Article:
It’s not the U.S. government’s fault that it puts sensitive information into cables. And the U.S. government certainly didn’t intend for the information to come out. Certainly, French diplomats or German diplomats or British diplomats are thinking, "There but for the grace of God go we." They have to stand up for the secrecy of diplomatic communications because if there’s any suggestion [that] Prime Minister Vladimir Putin and others [think] that somehow this contributes to transparency, then soon nobody’s diplomatic cables will be sacrosanct.

This all apparently came out through the workings of a twenty-three-year-old Army private, Bradley Manning, who had access to this secret material. Why should a military analyst have access to so many diplomatic cables having nothing to do with national security?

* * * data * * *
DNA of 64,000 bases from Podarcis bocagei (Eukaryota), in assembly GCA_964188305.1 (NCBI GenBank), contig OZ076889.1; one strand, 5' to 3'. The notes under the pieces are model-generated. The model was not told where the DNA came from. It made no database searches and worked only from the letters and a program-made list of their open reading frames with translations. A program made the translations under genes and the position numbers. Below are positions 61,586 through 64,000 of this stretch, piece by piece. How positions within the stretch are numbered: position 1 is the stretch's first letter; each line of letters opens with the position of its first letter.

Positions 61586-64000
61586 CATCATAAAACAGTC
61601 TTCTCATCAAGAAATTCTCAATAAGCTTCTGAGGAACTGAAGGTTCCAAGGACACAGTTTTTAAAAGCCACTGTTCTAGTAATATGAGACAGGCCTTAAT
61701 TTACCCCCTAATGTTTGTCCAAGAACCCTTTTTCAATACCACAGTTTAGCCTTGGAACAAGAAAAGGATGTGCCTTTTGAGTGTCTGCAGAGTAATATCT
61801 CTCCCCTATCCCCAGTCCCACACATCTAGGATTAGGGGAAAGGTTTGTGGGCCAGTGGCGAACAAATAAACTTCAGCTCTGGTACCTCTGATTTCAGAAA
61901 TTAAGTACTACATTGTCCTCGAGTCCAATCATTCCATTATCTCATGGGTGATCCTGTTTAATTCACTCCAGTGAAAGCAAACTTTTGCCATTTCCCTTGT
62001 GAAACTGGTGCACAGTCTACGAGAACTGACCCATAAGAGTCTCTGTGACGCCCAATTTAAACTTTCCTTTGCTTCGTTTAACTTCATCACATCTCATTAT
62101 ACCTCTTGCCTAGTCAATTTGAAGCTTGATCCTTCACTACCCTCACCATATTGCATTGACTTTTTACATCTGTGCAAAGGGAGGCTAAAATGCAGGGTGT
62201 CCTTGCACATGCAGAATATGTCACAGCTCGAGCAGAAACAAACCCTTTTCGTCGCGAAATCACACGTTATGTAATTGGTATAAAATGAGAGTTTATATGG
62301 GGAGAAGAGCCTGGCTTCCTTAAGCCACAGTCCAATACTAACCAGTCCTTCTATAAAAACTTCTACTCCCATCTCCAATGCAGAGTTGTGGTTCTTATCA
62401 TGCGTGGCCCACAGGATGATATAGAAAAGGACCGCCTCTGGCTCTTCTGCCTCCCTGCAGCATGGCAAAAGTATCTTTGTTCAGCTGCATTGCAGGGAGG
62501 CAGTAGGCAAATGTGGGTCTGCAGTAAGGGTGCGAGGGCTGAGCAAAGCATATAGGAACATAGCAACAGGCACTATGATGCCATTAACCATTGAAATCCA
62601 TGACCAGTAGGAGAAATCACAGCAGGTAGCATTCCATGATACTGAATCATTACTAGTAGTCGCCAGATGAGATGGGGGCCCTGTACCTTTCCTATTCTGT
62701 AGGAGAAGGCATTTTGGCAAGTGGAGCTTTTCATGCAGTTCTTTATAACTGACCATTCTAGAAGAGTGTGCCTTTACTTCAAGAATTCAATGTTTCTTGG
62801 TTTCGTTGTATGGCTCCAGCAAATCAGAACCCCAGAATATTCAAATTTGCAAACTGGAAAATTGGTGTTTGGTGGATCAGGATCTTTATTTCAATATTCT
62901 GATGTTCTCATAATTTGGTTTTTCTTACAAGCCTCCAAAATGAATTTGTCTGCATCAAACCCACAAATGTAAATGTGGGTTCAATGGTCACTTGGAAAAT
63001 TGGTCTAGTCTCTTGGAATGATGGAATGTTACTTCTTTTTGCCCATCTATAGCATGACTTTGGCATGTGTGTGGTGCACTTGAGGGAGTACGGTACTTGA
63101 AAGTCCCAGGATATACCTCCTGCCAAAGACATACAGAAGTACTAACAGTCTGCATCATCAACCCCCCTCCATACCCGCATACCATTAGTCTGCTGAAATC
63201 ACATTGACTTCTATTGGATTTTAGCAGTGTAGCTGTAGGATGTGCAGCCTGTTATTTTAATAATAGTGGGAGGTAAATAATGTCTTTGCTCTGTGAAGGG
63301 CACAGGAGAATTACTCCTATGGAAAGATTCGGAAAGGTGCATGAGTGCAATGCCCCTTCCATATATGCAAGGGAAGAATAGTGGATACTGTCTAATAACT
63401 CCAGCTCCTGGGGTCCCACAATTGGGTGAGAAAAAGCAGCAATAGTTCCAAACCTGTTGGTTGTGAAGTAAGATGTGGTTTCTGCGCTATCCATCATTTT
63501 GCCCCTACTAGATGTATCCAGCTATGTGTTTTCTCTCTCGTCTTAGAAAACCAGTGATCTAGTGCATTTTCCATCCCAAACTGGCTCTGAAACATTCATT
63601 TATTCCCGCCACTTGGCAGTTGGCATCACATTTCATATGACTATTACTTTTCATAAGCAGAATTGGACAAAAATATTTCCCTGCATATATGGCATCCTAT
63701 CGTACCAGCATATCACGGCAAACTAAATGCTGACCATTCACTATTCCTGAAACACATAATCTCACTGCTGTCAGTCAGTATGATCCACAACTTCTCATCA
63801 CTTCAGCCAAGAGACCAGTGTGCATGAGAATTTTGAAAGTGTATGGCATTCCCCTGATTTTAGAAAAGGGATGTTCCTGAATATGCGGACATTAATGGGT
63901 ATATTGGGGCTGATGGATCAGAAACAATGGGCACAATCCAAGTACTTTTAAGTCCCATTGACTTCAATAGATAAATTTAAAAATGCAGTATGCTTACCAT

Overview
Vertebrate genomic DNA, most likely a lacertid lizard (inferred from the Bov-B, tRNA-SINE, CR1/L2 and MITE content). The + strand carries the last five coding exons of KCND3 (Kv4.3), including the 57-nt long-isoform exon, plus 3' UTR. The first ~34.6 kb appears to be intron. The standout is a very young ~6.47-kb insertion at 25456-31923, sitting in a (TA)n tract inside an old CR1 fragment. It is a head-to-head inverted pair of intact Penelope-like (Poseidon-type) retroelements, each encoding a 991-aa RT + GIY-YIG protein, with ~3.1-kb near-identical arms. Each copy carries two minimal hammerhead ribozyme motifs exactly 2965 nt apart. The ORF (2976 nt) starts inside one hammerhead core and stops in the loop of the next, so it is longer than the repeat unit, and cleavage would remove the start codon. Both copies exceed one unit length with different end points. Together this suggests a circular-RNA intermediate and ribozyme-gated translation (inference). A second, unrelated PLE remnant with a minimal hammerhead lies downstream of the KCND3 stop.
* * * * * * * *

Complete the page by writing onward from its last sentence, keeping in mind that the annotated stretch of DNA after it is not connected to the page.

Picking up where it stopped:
I must say I’m surprised that some private had access to all of these cables. After 9/11 and the huge criticism of the government by the 9/11 Commission and others that the government failed to connected dots from the FBI and CIA, a huge push was made to make sure all relevant counterterrorism information was shared with all other relevant people. But I don’t see why 250,000 diplomatic cables reporting on the views of senior foreign leaders or human rights activists or dissidents--and information that has nothing to do with terrorism--should have been pushed out to some private in the military. I don’t know whether the fault lies with the State Department for allowing that to happen, or whether it was shared with the military not knowing that the military--which does tend to share information very broadly across its branches and services and commands--disseminated it farther and deeper than anybody at the State Department was aware. It would seem to be utterly unnecessary for so many cables on diplomatic information unrelated to terrorism or military operations to have been shared with this individual, and I’m sure the government must be investigating that.